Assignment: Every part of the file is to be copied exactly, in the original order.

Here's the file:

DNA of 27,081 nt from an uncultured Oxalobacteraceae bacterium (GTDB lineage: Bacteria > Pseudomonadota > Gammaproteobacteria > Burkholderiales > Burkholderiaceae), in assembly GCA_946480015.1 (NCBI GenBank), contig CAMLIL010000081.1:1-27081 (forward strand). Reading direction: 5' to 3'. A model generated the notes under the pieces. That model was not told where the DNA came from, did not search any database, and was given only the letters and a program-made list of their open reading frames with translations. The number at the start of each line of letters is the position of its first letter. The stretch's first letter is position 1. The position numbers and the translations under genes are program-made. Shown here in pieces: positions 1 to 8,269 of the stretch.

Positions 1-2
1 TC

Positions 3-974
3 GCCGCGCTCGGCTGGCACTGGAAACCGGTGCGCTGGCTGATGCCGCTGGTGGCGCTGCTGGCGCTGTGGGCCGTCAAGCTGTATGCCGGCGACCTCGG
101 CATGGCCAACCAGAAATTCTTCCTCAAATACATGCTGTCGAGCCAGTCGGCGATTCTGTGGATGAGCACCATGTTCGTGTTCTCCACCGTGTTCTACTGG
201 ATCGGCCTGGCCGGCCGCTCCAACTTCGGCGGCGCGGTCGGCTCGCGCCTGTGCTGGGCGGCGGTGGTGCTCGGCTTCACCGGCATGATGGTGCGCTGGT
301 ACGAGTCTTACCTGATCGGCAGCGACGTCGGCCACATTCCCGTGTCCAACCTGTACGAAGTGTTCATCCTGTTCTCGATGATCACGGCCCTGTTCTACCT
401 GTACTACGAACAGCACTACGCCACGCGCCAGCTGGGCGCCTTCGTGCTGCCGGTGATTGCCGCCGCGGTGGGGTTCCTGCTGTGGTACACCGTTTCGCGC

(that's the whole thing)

DNA of 27,081 nt from an uncultured Oxalobacteraceae bacterium (GTDB lineage: Bacteria > Pseudomonadota > Gammaproteobacteria > Burkholderiales > Burkholderiaceae), in assembly GCA_946480015.1 (NCBI GenBank), contig CAMLIL010000081.1:1-27081 (forward strand). Reading direction: 5' to 3'. A model generated the notes under the pieces. That model was not told where the DNA came from, did not search any database, and was given only the letters and a program-made list of their open reading frames with translations. The number at the start of each line of letters is the position of its first letter. The stretch's first letter is position 1. The position numbers and the translations under genes are program-made. Shown here in pieces: positions 1 to 8,269 of the stretch.

Positions 1-2
1 TC

Positions 3-974
3 GCCGCGCTCGGCTGGCACTGGAAACCGGTGCGCTGGCTGATGCCGCTGGTGGCGCTGCTGGCGCTGTGGGCCGTCAAGCTGTATGCCGGCGACCTCGG
101 CATGGCCAACCAGAAATTCTTCCTCAAATACATGCTGTCGAGCCAGTCGGCGATTCTGTGGATGAGCACCATGTTCGTGTTCTCCACCGTGTTCTACTGG
201 ATCGGCCTGGCCGGCCGCTCCAACTTCGGCGGCGCGGTCGGCTCGCGCCTGTGCTGGGCGGCGGTGGTGCTCGGCTTCACCGGCATGATGGTGCGCTGGT
301 ACGAGTCTTACCTGATCGGCAGCGACGTCGGCCACATTCCCGTGTCCAACCTGTACGAAGTGTTCATCCTGTTCTCGATGATCACGGCCCTGTTCTACCT
401 GTACTACGAACAGCACTACGCCACGCGCCAGCTGGGCGCCTTCGTGCTGCCGGTGATTGCCGCCGCGGTGGGGTTCCTGCTGTGGTACACCGTTTCGCGC